| The Detroit News
After missing almost three months because of knee tendinitis, Luke Kennard was getting close to making his return to the court.
The Pistons had played in Philadelphia and Kennard was starting to ramp up his individual work and preparing to get back to full team scrimmages.
Then the pandemic happened.
His three-month absence has turned into a full nine-month hiatus. Although his knees are feeling better, he hasn’t been able to do any five-on-five workouts with the team because of league restrictions at the practice facility.
As the Pistons have gotten into their team workouts this week during the second phase of their in-market minicamp, Kennard is playing at full speed in group work for the first time since December.
It’s been worth the wait.
“It’s great. We’ve had phases of how this kind of went down and we just did some individual work (last week) and we could kind of see each other from different sides of the court,” Kennard said. “But to be actually practicing together doing some group workouts, I didn’t have any expectations of when we would be able to do something like this again, so it’s really good to see.
“For myself, I haven’t really had live-action basketball since December. It’s a long time. So, I was really looking forward to it. This is really my chance to see how I’m feeling, how my body has changed and has just gotten better. It’s been a good first few days and I’m just going to take it day by day and get better.”
For the 28 games that Kennard did play, he showed a bigger sample size of what the Pistons thought would become the norm, with 15.8 points, 3.5 rebounds and 4.1 assists, with a sizzling 40% shooting from beyond the arc. None of that has been in question — but staying healthy has been the biggest hurdle for Kennard to clear.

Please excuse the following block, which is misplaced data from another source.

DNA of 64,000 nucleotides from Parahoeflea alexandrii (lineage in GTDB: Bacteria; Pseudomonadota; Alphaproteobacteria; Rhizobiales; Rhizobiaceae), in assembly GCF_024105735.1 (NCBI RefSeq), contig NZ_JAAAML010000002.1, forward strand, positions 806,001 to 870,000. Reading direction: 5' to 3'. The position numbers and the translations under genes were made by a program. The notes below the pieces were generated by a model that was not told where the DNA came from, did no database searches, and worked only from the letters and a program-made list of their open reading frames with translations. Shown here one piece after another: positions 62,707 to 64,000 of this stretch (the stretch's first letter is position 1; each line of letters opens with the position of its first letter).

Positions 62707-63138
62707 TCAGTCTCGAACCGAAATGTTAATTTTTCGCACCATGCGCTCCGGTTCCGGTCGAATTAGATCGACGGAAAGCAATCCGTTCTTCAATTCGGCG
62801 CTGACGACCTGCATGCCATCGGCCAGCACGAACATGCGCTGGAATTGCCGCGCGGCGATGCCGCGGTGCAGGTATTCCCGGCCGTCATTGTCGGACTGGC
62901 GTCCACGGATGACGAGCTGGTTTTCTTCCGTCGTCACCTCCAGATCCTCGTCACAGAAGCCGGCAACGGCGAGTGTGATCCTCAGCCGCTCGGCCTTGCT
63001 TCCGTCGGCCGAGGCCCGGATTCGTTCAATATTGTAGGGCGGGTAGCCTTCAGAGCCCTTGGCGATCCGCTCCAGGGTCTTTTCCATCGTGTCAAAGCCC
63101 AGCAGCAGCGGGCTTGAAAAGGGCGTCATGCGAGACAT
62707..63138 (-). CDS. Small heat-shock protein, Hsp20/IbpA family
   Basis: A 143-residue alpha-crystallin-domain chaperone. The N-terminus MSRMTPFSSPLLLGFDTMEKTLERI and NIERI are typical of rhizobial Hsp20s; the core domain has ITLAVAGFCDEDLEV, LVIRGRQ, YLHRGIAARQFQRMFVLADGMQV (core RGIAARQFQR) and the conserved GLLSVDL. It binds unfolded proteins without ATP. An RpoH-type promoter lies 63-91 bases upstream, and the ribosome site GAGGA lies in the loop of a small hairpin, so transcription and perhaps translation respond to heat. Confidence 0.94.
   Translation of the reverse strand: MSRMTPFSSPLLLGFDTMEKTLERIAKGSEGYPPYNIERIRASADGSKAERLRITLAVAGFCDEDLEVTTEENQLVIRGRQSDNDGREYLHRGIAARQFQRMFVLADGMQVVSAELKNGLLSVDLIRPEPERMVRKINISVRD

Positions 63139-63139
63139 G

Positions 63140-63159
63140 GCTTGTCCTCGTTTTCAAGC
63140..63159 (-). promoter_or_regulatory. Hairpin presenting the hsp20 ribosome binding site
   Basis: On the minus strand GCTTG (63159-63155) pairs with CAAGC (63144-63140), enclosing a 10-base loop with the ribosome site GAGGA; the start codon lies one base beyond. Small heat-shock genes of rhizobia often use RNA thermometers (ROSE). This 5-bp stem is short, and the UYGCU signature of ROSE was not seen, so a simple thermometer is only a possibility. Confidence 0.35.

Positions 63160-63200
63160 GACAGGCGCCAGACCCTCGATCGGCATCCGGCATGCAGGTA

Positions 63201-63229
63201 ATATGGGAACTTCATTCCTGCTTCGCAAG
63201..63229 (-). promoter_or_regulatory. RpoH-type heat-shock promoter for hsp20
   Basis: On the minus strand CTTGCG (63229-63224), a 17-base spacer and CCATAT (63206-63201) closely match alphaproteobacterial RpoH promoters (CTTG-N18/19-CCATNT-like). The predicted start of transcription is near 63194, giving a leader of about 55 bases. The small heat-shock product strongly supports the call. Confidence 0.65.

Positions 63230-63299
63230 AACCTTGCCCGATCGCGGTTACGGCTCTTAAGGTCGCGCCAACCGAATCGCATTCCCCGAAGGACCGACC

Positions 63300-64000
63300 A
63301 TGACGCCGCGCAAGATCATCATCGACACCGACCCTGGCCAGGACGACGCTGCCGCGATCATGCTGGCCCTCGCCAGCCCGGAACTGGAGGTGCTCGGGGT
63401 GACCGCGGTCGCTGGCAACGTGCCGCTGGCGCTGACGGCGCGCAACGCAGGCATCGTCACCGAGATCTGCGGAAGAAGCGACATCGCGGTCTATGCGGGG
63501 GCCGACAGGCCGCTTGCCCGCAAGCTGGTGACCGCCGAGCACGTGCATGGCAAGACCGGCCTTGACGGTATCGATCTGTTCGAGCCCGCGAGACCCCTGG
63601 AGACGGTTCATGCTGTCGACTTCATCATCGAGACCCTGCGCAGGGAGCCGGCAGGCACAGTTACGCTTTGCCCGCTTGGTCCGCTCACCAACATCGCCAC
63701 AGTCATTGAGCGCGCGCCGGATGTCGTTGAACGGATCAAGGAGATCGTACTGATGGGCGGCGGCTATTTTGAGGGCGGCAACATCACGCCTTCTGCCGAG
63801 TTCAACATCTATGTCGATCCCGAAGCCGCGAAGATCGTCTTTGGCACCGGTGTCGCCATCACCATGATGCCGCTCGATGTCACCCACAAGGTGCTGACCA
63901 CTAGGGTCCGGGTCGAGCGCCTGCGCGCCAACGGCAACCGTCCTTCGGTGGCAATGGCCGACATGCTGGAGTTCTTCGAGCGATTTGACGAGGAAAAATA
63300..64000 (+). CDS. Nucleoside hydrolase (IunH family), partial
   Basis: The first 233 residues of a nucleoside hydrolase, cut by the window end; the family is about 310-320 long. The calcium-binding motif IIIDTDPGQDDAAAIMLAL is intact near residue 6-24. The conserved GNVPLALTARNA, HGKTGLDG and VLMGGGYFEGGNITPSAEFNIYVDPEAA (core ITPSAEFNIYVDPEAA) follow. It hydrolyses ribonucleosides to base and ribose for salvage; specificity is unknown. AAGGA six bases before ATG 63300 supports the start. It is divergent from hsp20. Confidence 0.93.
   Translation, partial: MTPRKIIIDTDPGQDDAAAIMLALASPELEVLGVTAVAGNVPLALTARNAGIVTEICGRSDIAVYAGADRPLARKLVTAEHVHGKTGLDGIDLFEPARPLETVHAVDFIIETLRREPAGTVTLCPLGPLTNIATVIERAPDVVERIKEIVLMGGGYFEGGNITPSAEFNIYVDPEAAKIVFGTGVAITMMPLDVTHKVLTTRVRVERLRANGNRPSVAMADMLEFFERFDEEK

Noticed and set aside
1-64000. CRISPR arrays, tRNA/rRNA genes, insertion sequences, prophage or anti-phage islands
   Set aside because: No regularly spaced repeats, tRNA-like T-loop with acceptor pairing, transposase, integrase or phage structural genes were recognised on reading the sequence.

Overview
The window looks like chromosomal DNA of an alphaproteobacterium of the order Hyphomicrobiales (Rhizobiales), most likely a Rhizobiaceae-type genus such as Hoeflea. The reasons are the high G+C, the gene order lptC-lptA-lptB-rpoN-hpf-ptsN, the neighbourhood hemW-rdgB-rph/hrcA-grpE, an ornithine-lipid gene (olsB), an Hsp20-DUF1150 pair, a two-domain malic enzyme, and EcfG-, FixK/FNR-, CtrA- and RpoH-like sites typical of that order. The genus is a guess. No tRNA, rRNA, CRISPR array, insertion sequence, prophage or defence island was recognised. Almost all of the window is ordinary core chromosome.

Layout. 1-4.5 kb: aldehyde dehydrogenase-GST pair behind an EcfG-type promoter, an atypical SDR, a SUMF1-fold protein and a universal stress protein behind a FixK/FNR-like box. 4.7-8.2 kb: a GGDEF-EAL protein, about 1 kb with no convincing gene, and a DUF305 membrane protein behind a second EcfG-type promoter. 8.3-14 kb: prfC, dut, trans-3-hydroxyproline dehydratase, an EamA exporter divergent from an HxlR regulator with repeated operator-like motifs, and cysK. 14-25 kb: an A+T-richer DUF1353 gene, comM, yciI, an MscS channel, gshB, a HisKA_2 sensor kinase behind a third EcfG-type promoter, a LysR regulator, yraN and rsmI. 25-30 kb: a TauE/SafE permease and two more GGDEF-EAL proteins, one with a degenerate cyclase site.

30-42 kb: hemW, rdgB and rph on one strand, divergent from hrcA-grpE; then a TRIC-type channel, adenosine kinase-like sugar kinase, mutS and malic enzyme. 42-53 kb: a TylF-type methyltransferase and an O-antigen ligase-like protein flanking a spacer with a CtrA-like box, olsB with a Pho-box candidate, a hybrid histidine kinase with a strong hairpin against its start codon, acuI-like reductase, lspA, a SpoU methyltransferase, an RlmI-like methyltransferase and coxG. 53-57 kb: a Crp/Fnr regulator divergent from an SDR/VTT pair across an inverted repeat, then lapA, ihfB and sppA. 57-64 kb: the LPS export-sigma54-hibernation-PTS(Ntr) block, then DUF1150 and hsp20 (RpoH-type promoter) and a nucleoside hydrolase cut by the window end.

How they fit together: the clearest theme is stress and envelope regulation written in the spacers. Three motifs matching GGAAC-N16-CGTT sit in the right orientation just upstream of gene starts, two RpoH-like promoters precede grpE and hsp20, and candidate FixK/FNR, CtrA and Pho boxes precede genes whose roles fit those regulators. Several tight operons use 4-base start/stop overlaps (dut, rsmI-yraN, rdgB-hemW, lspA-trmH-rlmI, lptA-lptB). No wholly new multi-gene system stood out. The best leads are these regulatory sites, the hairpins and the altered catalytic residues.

With the changes the Pistons made last season in trading Andre Drummond, their longest-tenured player, and buying out the final year of Reggie Jackson’s contract, it made for a surprising revelation.
Luke Kennard, with only three years under his belt, is the longest-tenured player remaining.
“Hearing that line, it does seem crazy. … It’s also a thing of growth or maturity just because I know I have to be more of a leader this year,” Kennard said. “I’m going into my fourth year, so it’s a really big year for me; it’s a really big year for this team to continue to take steps forward.
“But yeah, longest-tenured Piston? It’s pretty crazy to think about, but I kind of have to own up to it and really believe that I’m one of the older guys on the team and I’ve got to help lead us this year.”
Kennard, 24, said that already, he’s sought to take on the role of one of the vocal leaders in the voluntary minicamp. With veterans Derrick Rose and Blake Griffin not attending, it’s put more onus on the young players to develop their own leaders and to show the growth they’ve made on and off the court in the six months since they all played together.
It’s a new role for Kennard, who will carry a bigger load of the offense next season, but building a leadership component won’t hurt, either. Getting some practice with the young players in camp is a good start.
“They’re learning; they’re working hard. Everybody’s competing. We’ve been competing hard just the first couple of days and I know guys might be a little tired right now, but we’re going to continue to work,” Kennard said. “It’s just a short period of time that we have together right now and we’re going to make most of it.”